You should only give back the keys to your property if you're absolutely sure that there's no way you can keep your home. Make sure you speak to an adviser at our Mortgage Debt Advice Service before you take this drastic step.
If the Chancery Master grants your lender possession, the lender has to apply to the Enforcement of Judgments Office to enforce the court's decision. Even at this late stage, you may be able to avoid having to leave your home if you can come up with a realistic proposal of repaying the money owed.
You can’t simply decide to leave a property and move out immediately. By law, you have to give your landlord a fixed period of written notice informing him or her of your intention to quit the property. This is known as a Notice to Quit. Your landlord also has to provide you with notice if he or she wants you to move out.
Your landlord may have a mortgage or secured loan on the property you are living in. If the landlord falls into arrears on these loans, your home could be at risk. You may have limited rights to stay in the property on a short term basis, but it is unlikely you will be able to stay there long term.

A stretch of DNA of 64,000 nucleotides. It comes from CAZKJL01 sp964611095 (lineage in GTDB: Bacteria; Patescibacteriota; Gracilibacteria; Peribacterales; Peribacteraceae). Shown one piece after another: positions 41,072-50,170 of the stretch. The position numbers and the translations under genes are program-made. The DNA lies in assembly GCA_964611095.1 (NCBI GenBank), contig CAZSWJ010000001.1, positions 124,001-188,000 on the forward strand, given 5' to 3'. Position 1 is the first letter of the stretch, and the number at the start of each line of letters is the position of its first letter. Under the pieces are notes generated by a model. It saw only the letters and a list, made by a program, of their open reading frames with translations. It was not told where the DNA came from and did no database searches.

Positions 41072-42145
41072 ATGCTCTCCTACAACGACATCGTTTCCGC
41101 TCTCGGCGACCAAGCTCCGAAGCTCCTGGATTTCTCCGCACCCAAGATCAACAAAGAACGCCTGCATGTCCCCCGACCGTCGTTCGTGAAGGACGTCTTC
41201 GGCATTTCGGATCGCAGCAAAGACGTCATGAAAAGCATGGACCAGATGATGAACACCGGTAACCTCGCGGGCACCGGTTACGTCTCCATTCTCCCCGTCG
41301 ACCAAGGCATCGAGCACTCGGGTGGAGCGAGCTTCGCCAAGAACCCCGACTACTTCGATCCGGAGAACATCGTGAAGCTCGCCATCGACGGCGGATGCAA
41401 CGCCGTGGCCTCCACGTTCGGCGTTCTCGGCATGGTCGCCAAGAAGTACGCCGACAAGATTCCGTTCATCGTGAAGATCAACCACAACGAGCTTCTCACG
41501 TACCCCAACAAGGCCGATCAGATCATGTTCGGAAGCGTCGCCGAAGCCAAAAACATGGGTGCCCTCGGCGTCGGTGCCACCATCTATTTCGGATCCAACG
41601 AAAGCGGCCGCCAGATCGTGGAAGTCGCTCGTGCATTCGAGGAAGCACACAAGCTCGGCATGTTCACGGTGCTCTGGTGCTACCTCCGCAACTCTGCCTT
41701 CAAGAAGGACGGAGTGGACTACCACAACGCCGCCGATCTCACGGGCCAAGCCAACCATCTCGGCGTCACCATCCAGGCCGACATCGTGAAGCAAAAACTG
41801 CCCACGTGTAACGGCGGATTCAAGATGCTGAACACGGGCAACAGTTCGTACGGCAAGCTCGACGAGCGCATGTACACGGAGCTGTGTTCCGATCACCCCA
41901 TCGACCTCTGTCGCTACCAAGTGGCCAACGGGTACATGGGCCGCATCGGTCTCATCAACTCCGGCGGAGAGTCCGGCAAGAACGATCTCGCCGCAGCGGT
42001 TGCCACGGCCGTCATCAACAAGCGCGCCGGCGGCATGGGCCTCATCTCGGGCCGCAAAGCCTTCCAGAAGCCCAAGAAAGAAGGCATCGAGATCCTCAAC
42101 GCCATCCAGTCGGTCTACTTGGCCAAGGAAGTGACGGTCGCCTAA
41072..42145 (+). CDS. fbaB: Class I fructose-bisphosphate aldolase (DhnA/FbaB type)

You can be allowed to stay in your home after a repossession hearing. This may be because there wasn't a good enough reason to repossess the home or because the Master believed you should be allowed to stay to give you time to put the situation right.
Once the court reached a decision that you have to leave your home, your lender must apply to the Enforcement of Judgements Office to enforce the decision. You will have to pay the Enforcement of Judgements Office fees. These will probably be added to the balance owed on your mortgage.